Ban this Process to Achieve Your New Year Resolutions

Diane Wing

by Diane Wing, M.A.

The essence of the New Year resolution is change. You’ve decided to make a significant change to start off the New Year right, but historically, it has been a difficult road that leads to falling back onto old behaviors.

The process goes something like this: You decide that as of January 1st it’s time to make a change in your _________ (fill in the blank – weight, living environment, financial condition, job, etc.). Then you let it go through the holidays, especially any hopes of dieting with all of the yummy foods available around that time, vowing to make the desired changes once January comes. January gets here and you start out well, sticking to the routine for a few weeks. But the change is hard and you miss the old way of being, so little by little, motivation wanes and the desire to change is replaced with frustration, leading back to the original behavior. This may be followed by guilt or depression at not being able to change.

The missing link is the higher purpose of the change being made. The resolution stands for the essence of a larger change you want to make. If your goal is to lose weight or to quit smoking, the higher purpose is to get healthy. If your goal is to save money, the higher purpose is to achieve financial responsibility and independence, which includes addressing spending habits. If the goal is to do a deep-clean of the house, including purging old items, the higher purpose is to let go of the old energies attached to your stuff and make room for new energies to come into your space and your life.

Once a higher purpose is established, it becomes an all-encompassing shift that allows for the big change to happen, as well as the smaller shifts necessary to get to your destination. For example, to quit smoking, the behavior needs to be replaced by something else. For some, they eat more, which prompts weight gain and creates another problem. Instead, vow to get healthy, which includes quitting smoking, and replacing it with something like walking around the block or exploring healthy recipes.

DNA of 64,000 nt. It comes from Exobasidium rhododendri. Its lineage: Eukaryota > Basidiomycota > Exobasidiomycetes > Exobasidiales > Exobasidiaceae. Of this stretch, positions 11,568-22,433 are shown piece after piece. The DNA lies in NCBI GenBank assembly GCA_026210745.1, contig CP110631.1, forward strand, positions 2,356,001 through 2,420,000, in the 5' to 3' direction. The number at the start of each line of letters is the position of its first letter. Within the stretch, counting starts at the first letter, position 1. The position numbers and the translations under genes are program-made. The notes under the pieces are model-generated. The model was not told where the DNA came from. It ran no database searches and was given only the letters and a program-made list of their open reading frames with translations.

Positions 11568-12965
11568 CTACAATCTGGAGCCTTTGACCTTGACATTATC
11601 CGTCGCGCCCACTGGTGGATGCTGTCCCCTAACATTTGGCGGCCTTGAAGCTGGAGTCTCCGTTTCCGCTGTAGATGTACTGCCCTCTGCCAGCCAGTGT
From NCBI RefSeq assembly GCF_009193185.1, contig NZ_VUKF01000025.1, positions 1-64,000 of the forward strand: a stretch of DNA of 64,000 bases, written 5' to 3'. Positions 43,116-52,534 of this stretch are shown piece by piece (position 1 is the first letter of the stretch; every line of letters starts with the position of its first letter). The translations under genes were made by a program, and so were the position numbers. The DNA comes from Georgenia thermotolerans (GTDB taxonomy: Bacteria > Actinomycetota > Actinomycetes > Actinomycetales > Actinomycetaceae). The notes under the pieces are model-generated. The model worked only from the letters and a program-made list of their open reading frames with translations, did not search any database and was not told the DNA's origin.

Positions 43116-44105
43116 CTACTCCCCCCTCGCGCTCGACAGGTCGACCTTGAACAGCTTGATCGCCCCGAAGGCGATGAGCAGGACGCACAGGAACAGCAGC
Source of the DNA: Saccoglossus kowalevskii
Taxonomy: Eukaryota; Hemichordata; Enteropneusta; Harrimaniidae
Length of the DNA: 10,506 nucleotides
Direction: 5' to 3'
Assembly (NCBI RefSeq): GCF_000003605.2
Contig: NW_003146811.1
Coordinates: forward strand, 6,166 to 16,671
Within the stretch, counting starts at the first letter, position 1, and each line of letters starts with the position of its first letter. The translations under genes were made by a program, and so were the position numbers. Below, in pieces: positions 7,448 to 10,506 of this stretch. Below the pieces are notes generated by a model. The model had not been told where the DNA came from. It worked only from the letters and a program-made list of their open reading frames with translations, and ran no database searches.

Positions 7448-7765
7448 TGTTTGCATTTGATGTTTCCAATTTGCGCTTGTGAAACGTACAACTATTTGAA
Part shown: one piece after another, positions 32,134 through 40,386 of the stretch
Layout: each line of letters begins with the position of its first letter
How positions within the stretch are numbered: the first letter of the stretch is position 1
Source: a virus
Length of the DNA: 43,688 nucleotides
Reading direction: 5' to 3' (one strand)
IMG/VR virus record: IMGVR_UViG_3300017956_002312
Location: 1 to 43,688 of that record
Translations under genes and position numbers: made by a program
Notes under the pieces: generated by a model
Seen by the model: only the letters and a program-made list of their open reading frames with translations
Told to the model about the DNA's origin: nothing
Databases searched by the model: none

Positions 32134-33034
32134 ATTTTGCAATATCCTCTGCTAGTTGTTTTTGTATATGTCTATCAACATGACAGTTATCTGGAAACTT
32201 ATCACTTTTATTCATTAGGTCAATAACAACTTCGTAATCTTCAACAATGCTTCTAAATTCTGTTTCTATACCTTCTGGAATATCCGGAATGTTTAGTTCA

Try this resolution process to reach your New Year goals:

  1. Decide what change is desired.
  2. Decide that this change is essential to creating your ideal life.
  3. Associate a higher purpose to the resolution (lose weight [desired change] = get healthy [higher purpose])
  4. Envision what your life looks like once the desired purpose is achieved. For example, getting healthy results in more stamina, better mental function, and happier mood.
  5. Make choices based on the higher purpose rather than a stringent schedule that becomes tiresome and frustrating. Such as when dieting, simply eat less, consider healthier food options, take walks, and modify small guilty pleasures having them on occasion. Doing this rather than denying yourself, counting calories, and planning every meal allows for long-term changes that become new habits.
  6. Seek out others who have already mastered the way of being that you are striving toward. The temptations to stray to the old habits are less and hanging out with them promotes adherence to your goals. For example, hang out with non-smokers to enhance your chances of kicking the habit.
  7. Keep the vision of a better way of life top of mind.

Wishing you success in achieving your goals!

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Copyright Diane Wing, all rights reserved

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